Economic and Financial Affairs
Informal Ministerial Meeting

The refugee crisis in Europe at the heart of declarations made in the run-up to the Informal Meeting of Ministers for the Economy and Finance in Luxembourg

11-09-2015

Pierre Gramegna in Luxembourg on 11 September 2015
© eu2015lu.eu / Charles Caratini
The refugee crisis in Europe has been at the heart of declarations from EU Finance Ministers on their arrival at the Informal Meeting of the Ministers for the Economy and Finance held on September 11 and 12 in Luxembourg. Although the subject was not on the agenda for the meeting, the financing of measures to be taken to cope with the influx of refugees into Europe was the subject of discussions during a working lunch with the heads of the European Investment Bank (EIB).

According to Pierre Gramegna, the Luxembourg Minister for Finance and President of ECOFIN (Economic and Financial Affairs Council), it constituted an "exceptional situation, the magnitude of which has never been experienced since the end of the Second World War". The Minister, who mentioned the "significant needs" in financial terms of Member States accommodating the migrants, indicated that the EIB was prepared to "make means available for the purpose of cooperating with states, regions and cities", just as it does in the event of natural disasters.

Werner Hoyer, the President of the EIB, mentioned the need for a "large-scale European initiative" because "huge sums" are needed to cope with the taking in and integration of the refugees. According to him, it is "logical" that the institution should act "swiftly" in case of a "humanitarian challenge", in the same way it has done in cases of "natural disasters". Specifically, Member States, local authorities and the EU will benefit from "loans at preferential rates" which will be raised in proportion to their financial participation.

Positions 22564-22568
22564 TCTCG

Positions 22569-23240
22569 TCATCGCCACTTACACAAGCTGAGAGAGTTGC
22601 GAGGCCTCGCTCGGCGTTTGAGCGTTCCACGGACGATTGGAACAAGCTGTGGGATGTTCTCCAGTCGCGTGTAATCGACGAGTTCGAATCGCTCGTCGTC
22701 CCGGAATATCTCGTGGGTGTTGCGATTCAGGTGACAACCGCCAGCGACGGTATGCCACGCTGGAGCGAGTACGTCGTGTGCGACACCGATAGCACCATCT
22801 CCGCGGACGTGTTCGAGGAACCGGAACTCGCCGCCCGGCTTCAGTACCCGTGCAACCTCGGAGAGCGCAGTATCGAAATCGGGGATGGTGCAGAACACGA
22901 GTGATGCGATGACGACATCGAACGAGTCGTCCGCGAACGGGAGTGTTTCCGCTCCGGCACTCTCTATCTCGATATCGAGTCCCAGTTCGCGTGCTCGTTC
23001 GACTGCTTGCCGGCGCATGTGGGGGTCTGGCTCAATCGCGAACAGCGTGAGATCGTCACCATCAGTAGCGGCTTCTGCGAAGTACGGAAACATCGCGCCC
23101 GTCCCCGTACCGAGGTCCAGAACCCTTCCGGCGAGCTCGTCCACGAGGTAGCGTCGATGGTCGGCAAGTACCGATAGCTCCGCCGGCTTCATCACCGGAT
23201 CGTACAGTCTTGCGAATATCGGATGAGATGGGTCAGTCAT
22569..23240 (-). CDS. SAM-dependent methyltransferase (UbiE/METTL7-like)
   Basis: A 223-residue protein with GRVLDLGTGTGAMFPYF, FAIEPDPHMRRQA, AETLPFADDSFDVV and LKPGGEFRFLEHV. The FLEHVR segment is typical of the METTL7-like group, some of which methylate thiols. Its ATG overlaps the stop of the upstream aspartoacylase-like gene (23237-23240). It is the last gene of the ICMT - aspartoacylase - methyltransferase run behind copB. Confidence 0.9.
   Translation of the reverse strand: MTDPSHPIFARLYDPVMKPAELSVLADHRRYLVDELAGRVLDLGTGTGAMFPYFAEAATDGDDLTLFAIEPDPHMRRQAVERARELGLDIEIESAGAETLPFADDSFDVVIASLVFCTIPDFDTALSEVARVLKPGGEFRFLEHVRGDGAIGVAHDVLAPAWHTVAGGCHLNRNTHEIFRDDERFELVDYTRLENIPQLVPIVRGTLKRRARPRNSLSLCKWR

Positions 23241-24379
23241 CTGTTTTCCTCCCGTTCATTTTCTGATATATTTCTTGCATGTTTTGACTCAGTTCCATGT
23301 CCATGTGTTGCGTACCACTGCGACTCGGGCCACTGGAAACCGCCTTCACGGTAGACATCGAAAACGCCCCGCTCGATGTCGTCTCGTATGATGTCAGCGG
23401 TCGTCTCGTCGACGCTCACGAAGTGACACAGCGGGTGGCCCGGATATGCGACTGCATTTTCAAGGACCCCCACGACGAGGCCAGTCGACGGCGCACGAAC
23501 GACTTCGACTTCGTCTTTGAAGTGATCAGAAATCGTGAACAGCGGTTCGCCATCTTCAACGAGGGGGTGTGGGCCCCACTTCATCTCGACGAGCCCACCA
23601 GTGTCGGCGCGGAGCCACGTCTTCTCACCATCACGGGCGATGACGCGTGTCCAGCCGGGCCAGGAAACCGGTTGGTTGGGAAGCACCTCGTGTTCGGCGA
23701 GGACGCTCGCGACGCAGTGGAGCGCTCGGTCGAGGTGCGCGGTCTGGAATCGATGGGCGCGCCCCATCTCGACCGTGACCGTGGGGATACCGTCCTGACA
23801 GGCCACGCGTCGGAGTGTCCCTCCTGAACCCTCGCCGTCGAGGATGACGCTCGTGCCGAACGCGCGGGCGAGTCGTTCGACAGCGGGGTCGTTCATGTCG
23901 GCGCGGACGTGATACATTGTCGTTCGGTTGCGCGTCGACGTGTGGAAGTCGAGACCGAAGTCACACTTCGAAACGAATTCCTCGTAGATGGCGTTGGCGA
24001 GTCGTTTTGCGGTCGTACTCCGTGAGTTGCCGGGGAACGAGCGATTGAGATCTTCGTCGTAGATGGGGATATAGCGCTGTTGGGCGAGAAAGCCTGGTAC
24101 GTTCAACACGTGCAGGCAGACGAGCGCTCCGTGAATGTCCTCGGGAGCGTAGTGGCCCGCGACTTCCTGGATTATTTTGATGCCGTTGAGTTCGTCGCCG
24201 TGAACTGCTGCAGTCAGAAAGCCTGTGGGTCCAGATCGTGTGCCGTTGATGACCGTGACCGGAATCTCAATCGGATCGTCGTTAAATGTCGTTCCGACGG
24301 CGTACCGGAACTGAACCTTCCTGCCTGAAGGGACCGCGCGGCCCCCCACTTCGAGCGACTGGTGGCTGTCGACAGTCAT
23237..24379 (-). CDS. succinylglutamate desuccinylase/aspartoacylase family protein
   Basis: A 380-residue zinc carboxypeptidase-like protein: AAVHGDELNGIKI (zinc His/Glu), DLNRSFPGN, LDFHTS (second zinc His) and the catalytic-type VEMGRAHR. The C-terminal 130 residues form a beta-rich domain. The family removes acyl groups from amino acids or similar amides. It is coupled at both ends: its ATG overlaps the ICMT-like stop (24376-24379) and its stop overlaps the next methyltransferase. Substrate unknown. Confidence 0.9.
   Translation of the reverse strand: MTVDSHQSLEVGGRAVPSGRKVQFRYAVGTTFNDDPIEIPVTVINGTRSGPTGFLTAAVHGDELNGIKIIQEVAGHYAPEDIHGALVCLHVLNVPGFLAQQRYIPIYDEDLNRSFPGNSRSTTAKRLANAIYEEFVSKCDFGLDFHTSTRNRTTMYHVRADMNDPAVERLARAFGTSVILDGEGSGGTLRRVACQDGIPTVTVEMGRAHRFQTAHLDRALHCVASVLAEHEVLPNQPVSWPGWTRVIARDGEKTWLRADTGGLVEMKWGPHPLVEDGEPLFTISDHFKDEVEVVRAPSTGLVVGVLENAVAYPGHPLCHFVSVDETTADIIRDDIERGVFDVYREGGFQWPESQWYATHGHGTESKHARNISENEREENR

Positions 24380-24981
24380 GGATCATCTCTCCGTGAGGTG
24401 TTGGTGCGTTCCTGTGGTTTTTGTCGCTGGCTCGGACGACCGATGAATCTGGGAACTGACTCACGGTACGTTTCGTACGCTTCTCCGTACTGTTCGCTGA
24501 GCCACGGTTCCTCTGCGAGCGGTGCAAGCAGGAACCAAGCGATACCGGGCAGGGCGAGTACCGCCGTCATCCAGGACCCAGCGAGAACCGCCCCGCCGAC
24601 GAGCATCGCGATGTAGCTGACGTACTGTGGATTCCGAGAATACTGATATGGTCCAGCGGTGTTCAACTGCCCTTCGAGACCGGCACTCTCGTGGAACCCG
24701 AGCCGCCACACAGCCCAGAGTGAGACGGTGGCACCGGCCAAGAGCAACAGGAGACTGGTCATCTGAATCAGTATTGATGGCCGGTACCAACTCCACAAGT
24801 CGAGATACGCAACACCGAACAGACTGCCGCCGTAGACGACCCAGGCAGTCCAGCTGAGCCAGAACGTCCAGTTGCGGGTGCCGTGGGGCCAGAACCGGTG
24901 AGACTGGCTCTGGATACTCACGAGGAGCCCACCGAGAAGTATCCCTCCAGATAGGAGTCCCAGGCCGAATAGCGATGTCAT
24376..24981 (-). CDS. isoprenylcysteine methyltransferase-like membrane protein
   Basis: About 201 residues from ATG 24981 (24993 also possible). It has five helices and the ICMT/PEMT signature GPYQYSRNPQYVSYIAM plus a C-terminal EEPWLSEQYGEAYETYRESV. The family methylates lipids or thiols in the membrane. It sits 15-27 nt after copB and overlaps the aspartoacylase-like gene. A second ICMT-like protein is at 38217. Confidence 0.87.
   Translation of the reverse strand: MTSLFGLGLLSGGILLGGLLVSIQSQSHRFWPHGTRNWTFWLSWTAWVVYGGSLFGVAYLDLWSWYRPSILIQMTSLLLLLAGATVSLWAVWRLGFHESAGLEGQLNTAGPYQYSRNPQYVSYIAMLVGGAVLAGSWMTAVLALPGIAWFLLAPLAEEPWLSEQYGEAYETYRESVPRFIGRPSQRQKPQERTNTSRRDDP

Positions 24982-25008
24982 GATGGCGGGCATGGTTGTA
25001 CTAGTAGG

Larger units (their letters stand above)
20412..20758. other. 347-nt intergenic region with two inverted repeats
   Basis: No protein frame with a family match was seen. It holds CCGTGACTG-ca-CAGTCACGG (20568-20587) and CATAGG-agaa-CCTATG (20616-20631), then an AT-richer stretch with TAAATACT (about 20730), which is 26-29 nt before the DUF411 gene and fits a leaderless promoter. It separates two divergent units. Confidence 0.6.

The Finnish Finance Minister, Alexander Stubb, referred to a "historic moment, a question of solidarity and humanity", if not "a defining moment of European integration" and the need to find a "common solution". He also announced that Finland had decided to take part in the quota system, stressing the fact that it was doing so on a "voluntary basis". In accordance with the Commission's proposals, Finland will therefore host between 20,000 and 30,000 refugees in 2015, of which 2,400 will be part of the relocation mechanism, the Minister announced. In order to finance the accommodation of migrants, Alexander Stubb also suggested a future "Solidarity Act", stressing the "kindness and empathy" shown by the Finns towards the migrants and their "understanding" regarding their needs.

Magdalena Andersson, the Swedish Finance Minister, pointed out that her country had clocked up the largest number of requests for asylum per head in Europe. "Of course, in the short term, that will put pressure on our public finances, but I am convinced that when these persons begin to work in Sweden, they will also contribute to our public finances and the growth of the country", she said. She also highlighted the "demographic challenge" which Sweden is facing, in common with so many other European countries. "That represents a great potential for our economy, but also for the rest of Europe" she added. The Minister was convinced that the quota system should be "mandatory", and also stressed the need for greater solidarity between the Member States regarding the better distribution of asylum seekers in the EU.

"It is in our common interest to make the best of this situation", said the Lithuanian Finance Minister, Rimantas Šadžius, who announced that the Lithuanian government had accepted the Commission's proposal to accommodate over 1,000 refugees.  "This will be beneficial for Lithuanian society and for the country's economic skills", he said, pointing out that Lithuania had reviewed its prospects for growth for 2015 downwards to 1.9%.

Lastly, the European Commissioner for Economic and Financial Affairs, Pierre Moscovici, spoke of an "existential problem for the European Union". "It involves defending our values, and it therefore requires a European response, one that is generous, humane and effective", he said, pointing out the "needs of the European economy", particularly in demographic terms. The Commissioner emphasised that "The economic impact of these migrations is not a negative one"."The 160,000 refugees that the Commission is offering to accommodate corresponds to 0.07% of the European population. Let us live up to our responsibility, our history and our values", he concluded.

  • Updated 12-09-2015